Firestone tire dealer Emile M. Chaix stands in the doorway of his vulcanizing shop near the southwest corner of Eighth Street and Spruce (now Main Street) in the 1920s (between 1924 and 1928).
Born in the town of Gap at the foot of the French Alps on September 29, 1875, Emile Michel Chaix immigrated to the United States via New York on June 21, 1906, joining his wife, Celina R. (Boyer), who immigrated the previous year with other relatives when she was 20.
The couple came to Newhall and started a family. Locals pronounced their name "Checks" and often omitted the terminal "e" from "Emile." According to Reynolds (1992:73), in 1908, "Emil Chaix took over the operation of the appropriately named Derrick Saloon on Main Street" — appropriate because it catered to oil workers from Mentryville, which was traditionally a dry town. His brother-in-law (Celina's older brother), John Boyer, probably worked at the saloon; he lived in Newhall where the 1910 U.S. Census lists him working in a pool room.
In 1913-1914, when the highway (Railroad Avenue) was improved and major property owner William Mayhue raised rents, Emile Chaix, along with other Newhall merchants, moved one block west to Spruce Street, establishing it as Newhall's Main Street (which it was finally named in 2007). There is some question as to whether Chaix merely moved his business or the saloon building itself. Perkins writes in 1958: "Moving from the square started about 1913. Emil Chaix then picked up the Derrick saloon and shoved it over to the southwest corner of San Fernando road, Spruce and Eighth Streets." Perkins' informant was Emile's widow, Celina. Contrarily, Reynolds (ibid.) writes: "Chaix moved to the southwest corner of 8th and Spruce and opened a grocery store." The latter is more likely. The grocery that Chaix opened about 1913 on Main Street does not look like the Derrick saloon, and still today, it appears the saloon has remained in its original 19th-century location. The building and the name has changed — it was called the Rendezvous during the latter part of the 20th Century — but the "bones" are still there as of 2018.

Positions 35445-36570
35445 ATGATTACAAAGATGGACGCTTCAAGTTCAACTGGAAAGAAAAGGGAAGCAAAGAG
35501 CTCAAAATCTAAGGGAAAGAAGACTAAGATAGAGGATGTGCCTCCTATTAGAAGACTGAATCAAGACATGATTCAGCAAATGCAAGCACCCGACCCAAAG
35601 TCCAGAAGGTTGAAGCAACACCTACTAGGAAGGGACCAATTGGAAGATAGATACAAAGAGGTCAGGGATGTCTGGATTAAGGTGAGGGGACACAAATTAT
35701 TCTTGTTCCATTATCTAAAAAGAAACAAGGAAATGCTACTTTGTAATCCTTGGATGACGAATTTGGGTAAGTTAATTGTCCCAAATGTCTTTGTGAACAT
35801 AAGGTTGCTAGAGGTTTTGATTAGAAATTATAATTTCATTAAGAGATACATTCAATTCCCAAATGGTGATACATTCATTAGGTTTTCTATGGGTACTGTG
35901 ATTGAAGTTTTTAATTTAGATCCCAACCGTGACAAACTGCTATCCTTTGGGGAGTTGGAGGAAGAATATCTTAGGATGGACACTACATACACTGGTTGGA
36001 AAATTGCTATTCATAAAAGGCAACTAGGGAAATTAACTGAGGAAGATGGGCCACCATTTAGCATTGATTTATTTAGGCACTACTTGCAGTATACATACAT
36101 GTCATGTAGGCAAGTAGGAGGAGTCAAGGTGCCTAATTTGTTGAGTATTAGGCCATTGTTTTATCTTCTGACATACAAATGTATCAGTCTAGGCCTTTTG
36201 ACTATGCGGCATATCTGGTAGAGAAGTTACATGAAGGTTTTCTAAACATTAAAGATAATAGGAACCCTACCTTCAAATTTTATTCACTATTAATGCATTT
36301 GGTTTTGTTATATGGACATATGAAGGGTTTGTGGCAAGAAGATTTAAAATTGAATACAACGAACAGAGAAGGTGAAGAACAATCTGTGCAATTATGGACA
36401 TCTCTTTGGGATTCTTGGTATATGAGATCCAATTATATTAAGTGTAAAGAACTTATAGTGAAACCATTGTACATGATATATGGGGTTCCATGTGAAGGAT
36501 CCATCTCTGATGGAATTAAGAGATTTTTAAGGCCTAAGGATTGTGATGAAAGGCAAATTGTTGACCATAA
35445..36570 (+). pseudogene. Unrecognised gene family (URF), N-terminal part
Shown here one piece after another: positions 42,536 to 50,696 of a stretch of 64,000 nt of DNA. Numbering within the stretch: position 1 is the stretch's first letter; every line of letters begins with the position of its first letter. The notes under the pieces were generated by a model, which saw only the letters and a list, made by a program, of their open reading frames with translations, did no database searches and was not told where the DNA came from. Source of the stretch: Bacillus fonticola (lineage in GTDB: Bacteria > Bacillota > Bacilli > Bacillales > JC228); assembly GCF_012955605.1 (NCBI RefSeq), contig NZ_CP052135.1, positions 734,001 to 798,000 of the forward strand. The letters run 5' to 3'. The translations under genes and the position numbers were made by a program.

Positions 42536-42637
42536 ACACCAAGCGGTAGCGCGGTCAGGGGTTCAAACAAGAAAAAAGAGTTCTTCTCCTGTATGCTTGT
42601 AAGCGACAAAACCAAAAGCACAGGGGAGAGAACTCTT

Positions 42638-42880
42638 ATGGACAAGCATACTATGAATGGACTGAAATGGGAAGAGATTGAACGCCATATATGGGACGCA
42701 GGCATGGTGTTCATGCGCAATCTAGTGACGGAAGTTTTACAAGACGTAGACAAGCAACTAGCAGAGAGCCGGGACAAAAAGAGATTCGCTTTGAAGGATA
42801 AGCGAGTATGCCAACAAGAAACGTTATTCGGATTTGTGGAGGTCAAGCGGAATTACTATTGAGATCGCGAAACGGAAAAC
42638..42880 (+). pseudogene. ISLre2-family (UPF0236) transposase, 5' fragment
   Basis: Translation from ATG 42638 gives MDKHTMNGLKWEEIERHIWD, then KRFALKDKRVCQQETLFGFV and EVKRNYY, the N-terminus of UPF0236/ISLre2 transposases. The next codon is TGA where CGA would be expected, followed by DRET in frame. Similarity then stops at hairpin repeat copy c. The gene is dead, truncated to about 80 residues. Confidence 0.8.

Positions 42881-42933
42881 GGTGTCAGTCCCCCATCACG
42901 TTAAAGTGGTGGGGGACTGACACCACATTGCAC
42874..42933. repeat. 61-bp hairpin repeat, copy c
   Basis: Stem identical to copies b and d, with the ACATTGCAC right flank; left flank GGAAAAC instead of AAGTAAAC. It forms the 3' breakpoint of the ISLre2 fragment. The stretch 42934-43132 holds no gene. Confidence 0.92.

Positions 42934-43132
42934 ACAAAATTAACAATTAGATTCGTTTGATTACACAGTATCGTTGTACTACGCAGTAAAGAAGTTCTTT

Emile Chaix built a home for his growing family in 1915 at 24338 Walnut Street. He built another "four-room bungalow" in 1925 at 22614 8th Street as a rental (The Signal, Feb. 5 and Feb. 26, 1925). Both structures still exist as of 2018, although neither has any kind of official historic protection.
The construction of the latter house coincided with the time in 1924 or 1925 when Chaix and a partner obtained a Firestone tire franchise and opened a vulcanizing shop at or next to Chaix's grocery, near the southwest corner of Spruce and 8th (see The Signal, May 28, 1925).
On Sunday, December 18, 1927, a fire that started in the Staudy (aka Staughty) pool hall spread to "the Chaix building occupied by E.R. Holcomb's barber shop and the Motor Stage Cafe" (The Signal, December 22, 1927). Chaix rebuilt in brick, starting work the second week of January 1928. Per The Signal, January 19, 1928: "The building will be of brick, 50x50 with fire wall division through the middle, making two rooms 25x50. The front will be stuccoed, mission style. The total cost will be in the neighborhood of $6,000."
Whether Chaix's vulcanizing shop was new brick construction in 1924-1925 and his other wooden buildings burned — or his vulcanizing shop was one of the wooden buildings that burned — we just don't know. (It's not stucco-sided.) If the latter, then the photograph of Chaix standing in the doorway to his vulcanizing shop would be extraordinary, because it would show him in one of the last moments of his life.
Chaix didn't live to enjoy his new buildings. He had been in ill health for some time, in and out of the French hospital in Los Angeles where he died at age 52 on February 17, 1928 — one month shy of the St. Francis Dam disaster. Predeceased by two children, he left behind his wife, Celina; two daughters, Celina and Bertha; two brothers, Eduard Chaix and Joseph Chaix; and two sisters, Mrs. Adrien Blanchard and Mrs. Elilie Roman (The Signal, February 23, 1928). He was buried in the Calvary cemetery in Los Angeles.
AP0720: 9600 dpi jpeg from copy print.